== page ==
"In addition to particulate matter, traffic-related air pollution is characterised by increased concentration of nitrogen dioxide (NO2)," said lead investigator Jean Krutmann, of the IUF-Leibniz Research Institute for Environmental Medicine in Germany.

Two groups were studied. The first included 806 Caucasian German women who were part of the SALIA study (Study on the influence of Air pollution on Lung function, Inflammation and Ageing). The second group included 743 Han Chinese women from the Taizhou region who were younger than the SALIA group, with an average age of 59 (range 28 to 70 years).

The mean levels of NO2 exposure were 28.8 microgrammes per cubic metre in the SALIA study and 24.1 microgrammes per cubic metre in the Taizhou China group. No link was seen between levels of NO2 and formation of dark spots called lentigenes on the back of the hands or forearms, however, exposure to NO2 was significantly associated with more lentigenes on the cheeks in both German and Chinese women older than 50 years.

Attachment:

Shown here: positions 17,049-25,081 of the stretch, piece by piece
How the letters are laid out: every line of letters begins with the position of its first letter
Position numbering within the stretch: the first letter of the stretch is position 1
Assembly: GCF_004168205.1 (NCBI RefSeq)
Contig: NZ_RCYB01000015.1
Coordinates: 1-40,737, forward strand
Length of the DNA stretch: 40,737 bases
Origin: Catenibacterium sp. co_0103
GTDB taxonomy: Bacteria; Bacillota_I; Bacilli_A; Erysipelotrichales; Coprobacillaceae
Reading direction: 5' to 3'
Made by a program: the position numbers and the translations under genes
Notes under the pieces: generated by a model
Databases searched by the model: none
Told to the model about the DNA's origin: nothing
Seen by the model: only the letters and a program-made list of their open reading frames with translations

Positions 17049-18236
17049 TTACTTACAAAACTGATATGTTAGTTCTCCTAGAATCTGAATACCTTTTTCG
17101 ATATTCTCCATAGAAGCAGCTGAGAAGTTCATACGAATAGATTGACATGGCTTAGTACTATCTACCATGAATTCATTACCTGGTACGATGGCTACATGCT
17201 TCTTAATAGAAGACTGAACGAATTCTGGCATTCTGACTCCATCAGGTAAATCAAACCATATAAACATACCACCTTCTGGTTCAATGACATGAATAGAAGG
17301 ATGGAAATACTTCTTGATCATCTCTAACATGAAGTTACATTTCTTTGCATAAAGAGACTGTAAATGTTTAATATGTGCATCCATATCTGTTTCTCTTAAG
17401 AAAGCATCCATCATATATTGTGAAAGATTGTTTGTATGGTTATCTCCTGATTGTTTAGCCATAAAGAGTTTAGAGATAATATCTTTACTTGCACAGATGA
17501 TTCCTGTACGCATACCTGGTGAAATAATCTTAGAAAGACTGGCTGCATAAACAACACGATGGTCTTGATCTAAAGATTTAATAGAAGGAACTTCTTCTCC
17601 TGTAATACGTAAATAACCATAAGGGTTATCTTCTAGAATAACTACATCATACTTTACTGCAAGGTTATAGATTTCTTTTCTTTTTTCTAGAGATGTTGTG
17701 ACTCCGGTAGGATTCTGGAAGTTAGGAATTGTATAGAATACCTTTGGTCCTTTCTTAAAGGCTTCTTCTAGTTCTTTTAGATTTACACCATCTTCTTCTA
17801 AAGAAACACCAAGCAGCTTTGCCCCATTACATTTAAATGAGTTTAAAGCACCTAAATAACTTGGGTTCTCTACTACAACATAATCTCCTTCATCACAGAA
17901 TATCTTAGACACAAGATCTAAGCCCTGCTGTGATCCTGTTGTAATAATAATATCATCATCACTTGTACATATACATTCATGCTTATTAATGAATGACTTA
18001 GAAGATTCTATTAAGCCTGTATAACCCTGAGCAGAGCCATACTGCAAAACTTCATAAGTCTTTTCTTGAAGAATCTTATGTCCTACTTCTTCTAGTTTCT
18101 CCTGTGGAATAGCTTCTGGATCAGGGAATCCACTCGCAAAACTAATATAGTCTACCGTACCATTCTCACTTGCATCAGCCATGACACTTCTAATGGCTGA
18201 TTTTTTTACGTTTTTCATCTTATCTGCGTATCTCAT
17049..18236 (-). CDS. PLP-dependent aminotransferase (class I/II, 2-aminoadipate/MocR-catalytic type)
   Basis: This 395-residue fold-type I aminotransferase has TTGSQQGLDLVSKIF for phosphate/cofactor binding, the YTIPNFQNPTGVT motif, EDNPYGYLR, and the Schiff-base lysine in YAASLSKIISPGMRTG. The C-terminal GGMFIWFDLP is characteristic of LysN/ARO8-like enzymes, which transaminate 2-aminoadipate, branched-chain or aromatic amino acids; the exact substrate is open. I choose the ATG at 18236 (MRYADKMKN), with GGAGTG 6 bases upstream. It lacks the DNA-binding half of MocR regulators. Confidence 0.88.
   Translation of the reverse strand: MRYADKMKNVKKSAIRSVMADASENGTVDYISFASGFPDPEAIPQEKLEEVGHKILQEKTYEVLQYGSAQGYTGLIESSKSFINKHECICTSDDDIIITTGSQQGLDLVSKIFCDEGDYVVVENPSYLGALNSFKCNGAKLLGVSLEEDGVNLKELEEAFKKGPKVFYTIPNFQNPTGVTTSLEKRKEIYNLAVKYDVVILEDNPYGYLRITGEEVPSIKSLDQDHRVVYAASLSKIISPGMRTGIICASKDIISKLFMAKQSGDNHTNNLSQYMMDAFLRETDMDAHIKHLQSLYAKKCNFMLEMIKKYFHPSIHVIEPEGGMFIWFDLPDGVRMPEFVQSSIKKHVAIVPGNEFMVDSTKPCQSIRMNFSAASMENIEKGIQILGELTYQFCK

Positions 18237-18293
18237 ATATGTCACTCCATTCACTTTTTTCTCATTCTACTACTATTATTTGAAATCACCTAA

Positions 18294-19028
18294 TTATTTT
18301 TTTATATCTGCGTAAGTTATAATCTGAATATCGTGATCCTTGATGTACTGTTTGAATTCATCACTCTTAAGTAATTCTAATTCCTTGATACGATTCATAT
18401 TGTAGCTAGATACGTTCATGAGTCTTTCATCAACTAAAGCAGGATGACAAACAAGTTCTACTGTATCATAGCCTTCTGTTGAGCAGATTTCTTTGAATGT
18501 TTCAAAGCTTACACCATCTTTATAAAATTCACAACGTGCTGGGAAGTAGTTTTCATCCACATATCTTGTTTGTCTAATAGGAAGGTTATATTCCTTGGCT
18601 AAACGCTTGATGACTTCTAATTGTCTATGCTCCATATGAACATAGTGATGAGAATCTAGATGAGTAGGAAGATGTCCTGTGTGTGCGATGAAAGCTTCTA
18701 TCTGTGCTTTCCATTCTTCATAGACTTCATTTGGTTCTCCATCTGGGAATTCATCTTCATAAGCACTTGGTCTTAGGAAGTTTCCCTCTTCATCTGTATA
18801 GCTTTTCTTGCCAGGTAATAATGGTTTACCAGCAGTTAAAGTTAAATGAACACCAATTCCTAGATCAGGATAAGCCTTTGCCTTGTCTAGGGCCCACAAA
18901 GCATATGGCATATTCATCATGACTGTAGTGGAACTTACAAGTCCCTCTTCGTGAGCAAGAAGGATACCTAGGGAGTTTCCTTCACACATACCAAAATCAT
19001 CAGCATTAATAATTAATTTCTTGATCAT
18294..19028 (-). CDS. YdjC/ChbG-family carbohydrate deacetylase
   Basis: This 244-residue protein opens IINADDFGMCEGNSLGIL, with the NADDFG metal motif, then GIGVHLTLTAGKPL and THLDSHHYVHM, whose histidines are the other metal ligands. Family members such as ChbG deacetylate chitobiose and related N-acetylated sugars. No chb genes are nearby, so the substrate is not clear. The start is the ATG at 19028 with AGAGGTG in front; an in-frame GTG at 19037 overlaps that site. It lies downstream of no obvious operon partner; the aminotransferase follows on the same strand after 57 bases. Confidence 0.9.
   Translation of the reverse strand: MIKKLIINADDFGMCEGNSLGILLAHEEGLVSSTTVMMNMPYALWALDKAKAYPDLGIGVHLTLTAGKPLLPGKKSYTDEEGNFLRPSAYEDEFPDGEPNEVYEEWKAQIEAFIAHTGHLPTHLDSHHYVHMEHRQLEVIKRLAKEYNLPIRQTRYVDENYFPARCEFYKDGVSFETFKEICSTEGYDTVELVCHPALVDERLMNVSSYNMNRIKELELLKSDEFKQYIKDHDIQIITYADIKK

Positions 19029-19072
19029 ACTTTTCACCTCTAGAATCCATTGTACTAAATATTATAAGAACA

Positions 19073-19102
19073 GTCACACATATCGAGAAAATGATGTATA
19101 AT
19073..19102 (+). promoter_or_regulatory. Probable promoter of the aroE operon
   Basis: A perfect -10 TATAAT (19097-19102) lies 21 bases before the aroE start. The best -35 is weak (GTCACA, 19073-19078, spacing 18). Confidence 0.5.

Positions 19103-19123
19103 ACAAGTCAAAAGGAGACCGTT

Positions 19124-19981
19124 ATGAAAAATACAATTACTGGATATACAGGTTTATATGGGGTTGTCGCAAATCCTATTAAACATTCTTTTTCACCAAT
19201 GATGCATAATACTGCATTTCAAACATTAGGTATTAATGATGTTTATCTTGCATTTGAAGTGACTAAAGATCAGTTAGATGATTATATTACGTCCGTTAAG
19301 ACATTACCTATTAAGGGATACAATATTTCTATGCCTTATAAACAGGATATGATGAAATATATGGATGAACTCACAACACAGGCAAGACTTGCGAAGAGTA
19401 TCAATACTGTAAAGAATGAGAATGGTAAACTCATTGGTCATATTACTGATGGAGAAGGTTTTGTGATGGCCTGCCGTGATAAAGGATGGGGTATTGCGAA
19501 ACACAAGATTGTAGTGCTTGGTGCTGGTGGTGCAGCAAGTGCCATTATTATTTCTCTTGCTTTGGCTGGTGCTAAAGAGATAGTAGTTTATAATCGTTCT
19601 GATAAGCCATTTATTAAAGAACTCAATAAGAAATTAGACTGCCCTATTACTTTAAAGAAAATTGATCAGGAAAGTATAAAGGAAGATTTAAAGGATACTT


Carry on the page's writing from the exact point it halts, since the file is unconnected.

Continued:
The researchers performed sensitivity analysis and found that the NO2 gas had a slightly stronger effect than the particulate matter concentration.

The study was published in the Journal of Investigative Dermatology.

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